Global Markets Near Record Peaks and Will Get Stronger: deVere CEO
As the FTSE 100 hits 7,000 points for the first time since the Covid pandemic, global stock markets are poised to “get even stronger”, says the CEO of one of the world’s largest independent financial advisory and fintech organisations.
The observation from Nigel Green, the chief executive and founder of deVere Group, comes as London’s index jumped over the important threshold in early trading in London, gaining over 0.5% to 7024 points.
Mr Green notes: “London’s blue-chip index is up 40% since the worst lows of the pandemic.
“This landmark moment represents the wider optimistic sentiment gripping global markets which are near record peaks.
“We can expect global stock markets to get even stronger as investors look to seize the opportunities from economies reopening.
“They are looking towards economies rebounding in a post-pandemic era due to the monetary and fiscal stimulus, pent-up cash and demand, and strong corporate earnings.
“The current ultra-low interest rate environment and the under-performance of bonds will also act as a catalyst for stock markets.”
However, the CEO’s bullish comments also come with a warning.
“I would urge investors to proceed with caution as there are some headwinds on the horizon, including relations between the U.S. and China, the world’s two largest economies, which could be coming to a tipping point in coming weeks.
“As such, in order to capitalise on the opportunities and mitigate risks, investors must ensure proper portfolio diversification.”
Mr Green concludes: “A variety of factors are going to drive global stock markets. Investors will not want to miss out and should work with a good fund manager to judiciously top-up their portfolios.”
Refinitiv Expands Economic Data Coverage Across Africa
Building on its commitment to drive positive change through its data and insights, Refinitiv today announced the expansion of its economic data coverage of Africa. The new data set allows investment managers, central bankers, economists, and research teams to use Refinitiv Datasteam analytical data for detailed exploration of economic relationships and investment opportunities among data series covering the African continent.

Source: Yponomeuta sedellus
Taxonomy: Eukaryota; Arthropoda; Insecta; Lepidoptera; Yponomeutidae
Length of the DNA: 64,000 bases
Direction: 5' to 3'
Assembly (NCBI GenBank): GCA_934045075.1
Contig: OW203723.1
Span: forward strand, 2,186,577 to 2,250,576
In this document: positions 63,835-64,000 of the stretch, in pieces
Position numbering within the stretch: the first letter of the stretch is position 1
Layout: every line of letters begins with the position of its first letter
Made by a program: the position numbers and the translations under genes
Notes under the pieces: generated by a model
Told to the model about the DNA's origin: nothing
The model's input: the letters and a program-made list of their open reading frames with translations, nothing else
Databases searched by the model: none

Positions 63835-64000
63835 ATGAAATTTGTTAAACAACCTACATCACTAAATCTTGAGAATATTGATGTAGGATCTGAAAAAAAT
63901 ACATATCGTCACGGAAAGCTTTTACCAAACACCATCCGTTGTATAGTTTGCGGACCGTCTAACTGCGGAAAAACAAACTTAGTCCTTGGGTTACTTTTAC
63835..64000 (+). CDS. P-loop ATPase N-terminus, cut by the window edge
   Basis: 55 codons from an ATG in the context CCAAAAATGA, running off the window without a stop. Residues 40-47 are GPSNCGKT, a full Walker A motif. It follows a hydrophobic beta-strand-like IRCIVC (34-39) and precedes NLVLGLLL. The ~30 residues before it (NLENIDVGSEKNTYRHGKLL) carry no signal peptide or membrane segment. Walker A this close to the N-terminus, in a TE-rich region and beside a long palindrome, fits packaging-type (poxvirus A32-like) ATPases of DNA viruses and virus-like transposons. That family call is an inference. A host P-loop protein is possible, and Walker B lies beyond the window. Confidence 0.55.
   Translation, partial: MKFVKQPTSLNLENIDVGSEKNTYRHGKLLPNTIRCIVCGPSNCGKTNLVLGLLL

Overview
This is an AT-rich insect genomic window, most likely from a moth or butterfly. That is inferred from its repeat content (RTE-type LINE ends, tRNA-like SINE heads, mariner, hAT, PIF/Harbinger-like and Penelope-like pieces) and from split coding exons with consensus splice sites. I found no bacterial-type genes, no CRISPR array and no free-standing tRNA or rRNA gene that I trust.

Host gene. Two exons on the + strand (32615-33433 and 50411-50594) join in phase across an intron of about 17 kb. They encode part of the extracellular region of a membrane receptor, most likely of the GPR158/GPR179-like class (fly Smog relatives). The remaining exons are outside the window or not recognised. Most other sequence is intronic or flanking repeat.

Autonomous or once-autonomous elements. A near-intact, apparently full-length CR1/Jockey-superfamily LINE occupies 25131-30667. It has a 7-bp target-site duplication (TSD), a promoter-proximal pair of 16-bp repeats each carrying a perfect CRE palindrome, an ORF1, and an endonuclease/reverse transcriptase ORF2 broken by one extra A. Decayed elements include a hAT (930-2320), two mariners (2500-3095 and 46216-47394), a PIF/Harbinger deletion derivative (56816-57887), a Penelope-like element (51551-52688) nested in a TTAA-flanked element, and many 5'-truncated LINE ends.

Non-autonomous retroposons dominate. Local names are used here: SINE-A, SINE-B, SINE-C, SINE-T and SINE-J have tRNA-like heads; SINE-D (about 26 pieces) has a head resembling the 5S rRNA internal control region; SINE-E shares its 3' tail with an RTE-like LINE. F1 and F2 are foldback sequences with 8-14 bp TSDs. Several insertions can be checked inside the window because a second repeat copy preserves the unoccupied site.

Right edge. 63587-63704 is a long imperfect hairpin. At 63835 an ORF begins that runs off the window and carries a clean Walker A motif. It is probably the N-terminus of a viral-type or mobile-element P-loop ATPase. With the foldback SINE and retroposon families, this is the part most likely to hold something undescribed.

Securing reliable, detailed, timely, locally sourced content has not been easy for economists who have in the past had to use international sources which often can take many months to update and opportunities to monitor the market can be missed. Because Africa is a diverse continent, economists and strategists need more timely access to country-specific data via national sources to create tailored business, policy, trading and investment strategies to meet specific goals.
Africa continues to develop critical infrastructure, telecommunications, digital technology and access to financial services for its 1.3bn people. The World Bank estimates that over 50% of African inhabitants will be under 25 by 2050. This presents substantial opportunities for investors who can spot important trends and make informed decisions based on robust and timely economic data.
Stuart Brown, Group Head of Enterprise Data Solutions, Refinitiv, said: “Africa’s growing, dynamic and fast evolving economies makes it a focal point for financial markets today and in the coming decades. As part of LSEG’s commitment to empowering the global markets with accurate and timely data, we are excited about making these unique datasets available via the Refinitiv Data Platform. Our economic data coverage of Africa will provide our customers with deeper and broader inputs for macroeconomic analyses and enable more effective investment strategies and economic research.”
Refinitiv Africa economic data coverage: